Learning to fear the bomb: Atomic survivors teach Brooklyn students the horrors of war

The Brooklyn Paper
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Two survivors of the Hiroshima and Nagasaki atomic attacks — and the grandson of the man who ordered the bombings — moved a classroom of high school students to tears with an impassioned plea to bring an end to the nuclear age.

Setsuko Thurlow and Yasuaki Yamashita visited Downtown’s Brooklyn Friends School along with Clifton Truman Daniel, the grandson of President Harry S. Truman, on Oct. 18 to share their stories of the catastrophic bombings, which changed their lives — and the course of human history — forever.

In a small, tightly-packed conference room, many students’ eyes filled with tears as the now-elderly Thurlow and Yamashita recounted in graphic, visceral detail, what happened after they saw a “flash like a thousand bolts of lightning.”

Thurlow was 13 years old when the first atomic bomb fell on Hiroshima, collapsing her school and leaving her trapped in the rubble beneath. She managed to escape, but the rubble caught fire before most of her schoolmates could get out.

“We had no appropriate emotional response to what we were experienci­ng,” said Thurlow, who now lives in Toronto and tours as an anti-nuclear weapons activist. “I have to tell this story over and over again so that human beings will not repeat these horrible things.”

Yamashita was six and playing close to his mother when his family saw planes overhead and ran into their house just outside Nagasaki moments before the flash. The blast blew the windows and roof from there home, leaving his sister bleeding from the head.

In the next few days, he watched his friends die and walked miles over rotting corpses with his mother in search of food.

Years later after completing high school, Yamashita found work at the Nagasaki Hospital, where many people his age were dying of cancer — even one to whom he donated his blood through transfusions.

“I realized this could happen to me,” said Yamashita, who moved to Mexico shortly thereafter. “I quit my job. I wanted to run away and forget my suffering.”

Truman Daniel said he became an activist against nuclear war after his young son brought home a book about a girl who died of cancer following the attacks, and the author and former journalist had to tell his child it was his great-grandfather who dropped the bomb.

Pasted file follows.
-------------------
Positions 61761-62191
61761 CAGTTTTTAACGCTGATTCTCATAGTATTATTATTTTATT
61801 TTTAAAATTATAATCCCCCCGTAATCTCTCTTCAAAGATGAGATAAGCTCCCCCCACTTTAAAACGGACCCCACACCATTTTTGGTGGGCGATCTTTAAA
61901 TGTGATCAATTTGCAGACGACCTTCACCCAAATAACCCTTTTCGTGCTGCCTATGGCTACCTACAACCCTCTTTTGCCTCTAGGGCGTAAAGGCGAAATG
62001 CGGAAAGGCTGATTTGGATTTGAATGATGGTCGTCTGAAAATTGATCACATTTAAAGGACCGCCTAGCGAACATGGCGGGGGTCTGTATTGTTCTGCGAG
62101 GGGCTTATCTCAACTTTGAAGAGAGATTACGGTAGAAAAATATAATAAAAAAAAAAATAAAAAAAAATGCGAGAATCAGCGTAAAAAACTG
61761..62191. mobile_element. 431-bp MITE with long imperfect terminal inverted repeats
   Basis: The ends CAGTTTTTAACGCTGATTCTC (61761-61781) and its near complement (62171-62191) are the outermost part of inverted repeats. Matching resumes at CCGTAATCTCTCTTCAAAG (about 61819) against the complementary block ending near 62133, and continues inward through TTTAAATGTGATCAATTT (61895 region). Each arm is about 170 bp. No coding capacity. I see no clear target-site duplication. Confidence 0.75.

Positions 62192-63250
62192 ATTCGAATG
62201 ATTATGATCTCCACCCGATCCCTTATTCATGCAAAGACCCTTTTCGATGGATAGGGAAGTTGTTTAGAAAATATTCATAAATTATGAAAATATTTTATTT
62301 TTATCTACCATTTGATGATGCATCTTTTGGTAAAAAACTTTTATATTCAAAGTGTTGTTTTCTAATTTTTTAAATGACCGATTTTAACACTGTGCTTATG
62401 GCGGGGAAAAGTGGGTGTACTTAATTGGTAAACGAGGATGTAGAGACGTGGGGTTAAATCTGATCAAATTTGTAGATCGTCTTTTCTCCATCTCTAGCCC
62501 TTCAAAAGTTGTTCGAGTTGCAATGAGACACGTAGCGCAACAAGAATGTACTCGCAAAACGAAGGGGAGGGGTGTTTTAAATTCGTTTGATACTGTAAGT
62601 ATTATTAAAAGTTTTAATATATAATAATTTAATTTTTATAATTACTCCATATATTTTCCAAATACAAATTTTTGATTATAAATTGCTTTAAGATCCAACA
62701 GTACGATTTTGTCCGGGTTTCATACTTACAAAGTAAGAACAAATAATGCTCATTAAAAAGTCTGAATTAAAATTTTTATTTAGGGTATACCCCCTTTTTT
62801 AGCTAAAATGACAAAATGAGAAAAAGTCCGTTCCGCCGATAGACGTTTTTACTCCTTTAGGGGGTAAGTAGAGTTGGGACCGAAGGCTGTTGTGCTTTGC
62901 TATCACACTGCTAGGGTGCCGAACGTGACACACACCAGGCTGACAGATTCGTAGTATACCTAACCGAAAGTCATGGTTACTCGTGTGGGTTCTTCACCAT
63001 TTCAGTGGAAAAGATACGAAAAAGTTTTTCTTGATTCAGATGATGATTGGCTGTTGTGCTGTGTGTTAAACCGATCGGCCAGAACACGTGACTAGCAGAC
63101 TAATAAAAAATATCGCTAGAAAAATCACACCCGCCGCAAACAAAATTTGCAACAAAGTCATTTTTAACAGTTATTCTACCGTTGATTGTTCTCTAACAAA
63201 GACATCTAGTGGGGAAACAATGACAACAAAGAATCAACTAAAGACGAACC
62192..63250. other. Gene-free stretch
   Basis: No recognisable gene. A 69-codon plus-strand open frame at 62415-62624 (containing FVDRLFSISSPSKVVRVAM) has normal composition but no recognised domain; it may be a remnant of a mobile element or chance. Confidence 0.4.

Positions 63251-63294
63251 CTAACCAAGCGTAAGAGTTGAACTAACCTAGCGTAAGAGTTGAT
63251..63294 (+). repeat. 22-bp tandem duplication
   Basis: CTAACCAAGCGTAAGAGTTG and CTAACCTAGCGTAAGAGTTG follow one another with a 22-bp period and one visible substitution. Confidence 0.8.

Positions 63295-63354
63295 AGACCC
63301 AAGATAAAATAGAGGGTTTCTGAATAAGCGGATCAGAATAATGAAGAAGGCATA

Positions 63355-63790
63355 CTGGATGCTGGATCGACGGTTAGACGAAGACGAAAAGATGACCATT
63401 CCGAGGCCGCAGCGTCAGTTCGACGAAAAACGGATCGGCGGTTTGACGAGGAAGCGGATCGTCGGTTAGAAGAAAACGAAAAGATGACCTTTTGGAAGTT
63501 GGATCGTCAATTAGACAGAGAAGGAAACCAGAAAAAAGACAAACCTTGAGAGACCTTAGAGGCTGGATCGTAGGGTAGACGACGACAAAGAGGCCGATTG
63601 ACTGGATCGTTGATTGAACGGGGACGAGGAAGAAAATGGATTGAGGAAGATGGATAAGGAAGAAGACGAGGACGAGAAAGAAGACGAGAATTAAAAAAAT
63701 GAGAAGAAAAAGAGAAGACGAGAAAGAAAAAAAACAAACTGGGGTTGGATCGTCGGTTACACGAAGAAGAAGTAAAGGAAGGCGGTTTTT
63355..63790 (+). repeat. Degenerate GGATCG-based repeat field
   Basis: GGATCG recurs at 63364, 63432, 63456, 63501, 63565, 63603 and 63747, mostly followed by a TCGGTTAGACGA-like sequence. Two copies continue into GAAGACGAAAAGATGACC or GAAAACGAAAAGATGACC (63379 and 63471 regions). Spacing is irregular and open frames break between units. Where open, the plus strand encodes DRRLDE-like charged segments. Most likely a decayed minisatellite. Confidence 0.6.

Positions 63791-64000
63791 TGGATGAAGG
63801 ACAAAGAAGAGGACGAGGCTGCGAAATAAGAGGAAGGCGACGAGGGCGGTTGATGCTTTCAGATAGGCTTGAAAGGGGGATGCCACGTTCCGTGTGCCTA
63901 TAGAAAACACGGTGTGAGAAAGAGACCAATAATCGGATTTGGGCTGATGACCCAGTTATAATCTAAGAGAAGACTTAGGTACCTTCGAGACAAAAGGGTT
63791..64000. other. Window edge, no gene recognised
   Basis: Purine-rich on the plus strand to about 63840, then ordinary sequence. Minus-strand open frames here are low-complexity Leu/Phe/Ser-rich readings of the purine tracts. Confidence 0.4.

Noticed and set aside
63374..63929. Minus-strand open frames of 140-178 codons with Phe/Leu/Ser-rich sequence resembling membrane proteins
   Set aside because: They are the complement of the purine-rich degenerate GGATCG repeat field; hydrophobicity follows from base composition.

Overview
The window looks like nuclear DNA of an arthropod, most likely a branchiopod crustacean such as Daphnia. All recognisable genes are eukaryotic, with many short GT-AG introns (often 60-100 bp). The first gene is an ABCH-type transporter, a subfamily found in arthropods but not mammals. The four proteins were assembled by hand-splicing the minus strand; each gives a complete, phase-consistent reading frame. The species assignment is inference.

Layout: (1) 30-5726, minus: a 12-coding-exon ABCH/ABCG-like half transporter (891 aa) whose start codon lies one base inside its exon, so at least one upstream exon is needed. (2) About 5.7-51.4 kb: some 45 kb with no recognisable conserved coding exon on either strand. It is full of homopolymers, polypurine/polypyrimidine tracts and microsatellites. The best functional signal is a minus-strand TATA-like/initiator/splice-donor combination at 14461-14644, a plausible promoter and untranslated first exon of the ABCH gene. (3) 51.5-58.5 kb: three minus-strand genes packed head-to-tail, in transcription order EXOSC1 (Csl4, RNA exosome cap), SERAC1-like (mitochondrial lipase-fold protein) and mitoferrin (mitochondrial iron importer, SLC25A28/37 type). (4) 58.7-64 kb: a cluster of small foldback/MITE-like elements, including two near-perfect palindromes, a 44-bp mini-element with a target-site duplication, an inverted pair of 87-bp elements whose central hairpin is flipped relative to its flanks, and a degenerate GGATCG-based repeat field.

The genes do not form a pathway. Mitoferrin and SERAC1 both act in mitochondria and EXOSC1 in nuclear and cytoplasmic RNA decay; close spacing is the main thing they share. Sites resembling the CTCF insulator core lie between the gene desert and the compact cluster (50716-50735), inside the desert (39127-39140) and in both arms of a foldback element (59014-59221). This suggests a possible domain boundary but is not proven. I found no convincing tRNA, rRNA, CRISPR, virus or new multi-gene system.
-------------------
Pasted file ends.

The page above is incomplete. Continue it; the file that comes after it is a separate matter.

“I’ve taken responsibility for other parts of my grandfather’s legacy,” said Truman Daniel, who runs the Truman Presidential Library in Missouri. “I think it’s important to take responsibility for this part, too.”

After Thurlow and Yamashita finished speaking, volunteer Robert Croonquist — who helped organize the Hibakusha Stories presentation — asked the students if they had any questions, but none raised their hands. Instead, they all just sat looking stunned.

Updated 5:36 pm, July 9, 2018
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Reasonable discourse

Pat I. from 70's Brooklyn says:
Does anyone remember WHY we bombed Japan? Anyone? Anyone?

Should we just sweep under the rug the fact that we were not at war until the Japanese bombed the USA at Pearl Harbor - sending thousands to their death - on a Sunday - and dragging us into a war we didn't want?

I'd like to ask Truman Daniel if he is going to fly over to North Korea and Iran and get them to stop their nuclear weapons programs? Of course not - because non-americans are so trusting and far more enlightened. They'll never use the bomb on way!

And after he read that book on the little girl who got cancer, did he happen to read the accounts of the many rescue worker on 9/11 who are suffering from ailments